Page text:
Travis is currently a Postdoctoral Teaching Fellow in English at the University of Texas at Austin. He received his B.A. in English with a minor in Classical Civilization from the University of California, Los Angeles (2012). He received both his M.A. (2013) and Ph.D. (2018) in English at the University of Pennsylvania. His work is primarily focused on eighteenth- and nineteenth-century British literature and culture with interests in literature and science, the history of medicine, and disability studies.
Travis has contributed to numerous publications dedicated to accessible public scholarship like Synapsis, Public Books, Remedia, Somatosphere, and Wordgathering. He currently serves as an editor for The Deaf Poets Society and regularly reviews poetry for Up the Staircase Quarterly. Travis has almost a decade of teaching experience. He previously taught at BrainChild Education, a tutoring center in Oakland, CA specializing in English and Mathematics for K-12 students in the Bay Area. From 2010-2012, he also worked as a peer learning facilitator at UCLA's Academics in the Commons/Athletics Peer Learning Labs, where he regularly held tutorials on composition and literature. He has also taught as an adjunct instructor for the Community College of Philadelphia and as a graduate instructor at the University of Pennsylvania.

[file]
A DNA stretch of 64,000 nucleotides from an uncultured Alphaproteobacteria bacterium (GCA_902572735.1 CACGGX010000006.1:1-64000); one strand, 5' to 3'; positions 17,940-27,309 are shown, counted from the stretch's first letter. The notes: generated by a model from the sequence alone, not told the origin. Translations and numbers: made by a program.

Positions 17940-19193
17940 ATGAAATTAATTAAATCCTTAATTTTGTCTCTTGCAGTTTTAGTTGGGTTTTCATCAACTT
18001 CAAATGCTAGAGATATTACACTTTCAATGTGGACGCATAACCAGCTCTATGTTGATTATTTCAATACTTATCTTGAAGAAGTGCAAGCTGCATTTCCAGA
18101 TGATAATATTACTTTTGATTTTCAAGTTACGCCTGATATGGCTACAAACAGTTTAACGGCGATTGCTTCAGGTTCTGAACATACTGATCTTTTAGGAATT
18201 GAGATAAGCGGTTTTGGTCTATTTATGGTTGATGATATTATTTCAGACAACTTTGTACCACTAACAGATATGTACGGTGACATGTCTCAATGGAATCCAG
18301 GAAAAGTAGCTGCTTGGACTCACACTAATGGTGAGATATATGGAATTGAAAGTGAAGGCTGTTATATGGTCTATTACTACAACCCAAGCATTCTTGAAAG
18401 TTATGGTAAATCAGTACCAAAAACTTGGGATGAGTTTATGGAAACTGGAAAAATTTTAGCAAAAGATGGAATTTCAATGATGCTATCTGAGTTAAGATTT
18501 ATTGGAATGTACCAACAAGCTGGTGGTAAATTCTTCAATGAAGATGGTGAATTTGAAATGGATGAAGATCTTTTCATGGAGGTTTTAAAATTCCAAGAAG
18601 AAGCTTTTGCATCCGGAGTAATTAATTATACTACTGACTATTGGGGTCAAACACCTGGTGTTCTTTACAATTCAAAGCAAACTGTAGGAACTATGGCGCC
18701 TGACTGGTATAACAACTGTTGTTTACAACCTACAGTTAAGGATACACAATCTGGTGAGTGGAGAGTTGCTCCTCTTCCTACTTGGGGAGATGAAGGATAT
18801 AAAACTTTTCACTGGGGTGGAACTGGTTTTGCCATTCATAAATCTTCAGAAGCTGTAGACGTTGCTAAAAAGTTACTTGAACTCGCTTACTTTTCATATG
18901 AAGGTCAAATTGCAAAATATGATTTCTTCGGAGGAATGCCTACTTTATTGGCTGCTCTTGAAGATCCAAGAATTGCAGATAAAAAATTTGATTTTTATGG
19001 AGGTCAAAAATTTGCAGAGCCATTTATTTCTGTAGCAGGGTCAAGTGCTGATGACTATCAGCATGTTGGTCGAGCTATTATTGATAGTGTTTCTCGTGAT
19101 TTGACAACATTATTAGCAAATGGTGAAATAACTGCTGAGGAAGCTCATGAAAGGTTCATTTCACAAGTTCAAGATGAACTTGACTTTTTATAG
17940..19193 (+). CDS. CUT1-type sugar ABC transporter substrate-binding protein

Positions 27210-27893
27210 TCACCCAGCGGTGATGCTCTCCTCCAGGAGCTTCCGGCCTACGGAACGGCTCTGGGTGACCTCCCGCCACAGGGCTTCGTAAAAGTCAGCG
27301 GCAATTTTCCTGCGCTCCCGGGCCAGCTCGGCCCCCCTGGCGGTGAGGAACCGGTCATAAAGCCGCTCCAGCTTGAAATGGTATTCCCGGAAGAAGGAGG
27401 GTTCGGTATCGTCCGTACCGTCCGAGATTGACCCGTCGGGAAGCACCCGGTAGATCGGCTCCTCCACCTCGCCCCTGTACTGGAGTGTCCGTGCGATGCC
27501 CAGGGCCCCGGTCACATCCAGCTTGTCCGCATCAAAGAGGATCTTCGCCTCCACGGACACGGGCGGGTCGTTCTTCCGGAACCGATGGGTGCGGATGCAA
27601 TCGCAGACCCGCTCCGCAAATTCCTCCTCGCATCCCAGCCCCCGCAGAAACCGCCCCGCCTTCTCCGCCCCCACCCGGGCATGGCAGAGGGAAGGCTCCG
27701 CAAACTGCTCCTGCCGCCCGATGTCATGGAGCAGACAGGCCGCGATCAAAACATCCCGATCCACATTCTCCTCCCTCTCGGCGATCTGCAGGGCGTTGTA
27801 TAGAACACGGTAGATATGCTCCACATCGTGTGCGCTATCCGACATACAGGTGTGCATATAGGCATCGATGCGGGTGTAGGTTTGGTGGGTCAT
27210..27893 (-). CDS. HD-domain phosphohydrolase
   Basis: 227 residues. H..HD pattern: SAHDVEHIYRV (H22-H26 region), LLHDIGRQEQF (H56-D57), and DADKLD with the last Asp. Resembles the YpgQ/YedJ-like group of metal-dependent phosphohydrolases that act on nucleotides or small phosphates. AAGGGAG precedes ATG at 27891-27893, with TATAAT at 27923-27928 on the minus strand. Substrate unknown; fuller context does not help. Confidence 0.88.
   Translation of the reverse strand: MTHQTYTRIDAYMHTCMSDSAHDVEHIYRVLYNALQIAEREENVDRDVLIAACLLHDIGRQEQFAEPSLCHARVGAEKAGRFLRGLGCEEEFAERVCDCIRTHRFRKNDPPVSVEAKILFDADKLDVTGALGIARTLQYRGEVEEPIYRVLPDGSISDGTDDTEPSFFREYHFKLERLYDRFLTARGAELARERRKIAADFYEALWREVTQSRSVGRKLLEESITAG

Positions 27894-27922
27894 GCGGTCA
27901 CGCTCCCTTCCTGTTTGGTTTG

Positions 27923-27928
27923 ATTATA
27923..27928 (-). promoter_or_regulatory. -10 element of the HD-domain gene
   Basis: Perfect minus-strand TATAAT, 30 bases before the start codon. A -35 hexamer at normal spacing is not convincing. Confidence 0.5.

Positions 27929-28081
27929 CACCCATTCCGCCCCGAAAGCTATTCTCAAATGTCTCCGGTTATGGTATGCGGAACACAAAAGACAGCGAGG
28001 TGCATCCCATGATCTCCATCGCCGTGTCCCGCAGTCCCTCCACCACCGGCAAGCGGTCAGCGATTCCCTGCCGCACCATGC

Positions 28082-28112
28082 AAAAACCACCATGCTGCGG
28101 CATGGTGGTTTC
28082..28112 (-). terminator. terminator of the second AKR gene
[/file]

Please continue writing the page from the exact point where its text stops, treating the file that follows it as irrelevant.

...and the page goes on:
Beyond teaching, Travis has also served as a Student Educator for the Armand Hammer Museum in Westwood, Los Angeles, where he developed and gave public tours of art exhibitions. In 2010, Travis worked internationally as an intern and guest English instructor at Ryugaku Journal, a Japanese publication catering to Japanese students interested in studying abroad in the US, UK, and Australia.
Travis currently resides in Austin and regularly flies to Atlanta to see his family. Outside of his academic work, he enjoys writing poetry, discovering local food, and traveling. He has a rescued grey tabby named (Freddie) Mercury. He has been practicing taiko drumming since 2008 and has played with San Francisco Taiko Dojo, Atlanta Taiko Project, and Philadelphia’s Kyo Daiko.
*Photo credits to Den Sweeney and Joshua Guenther.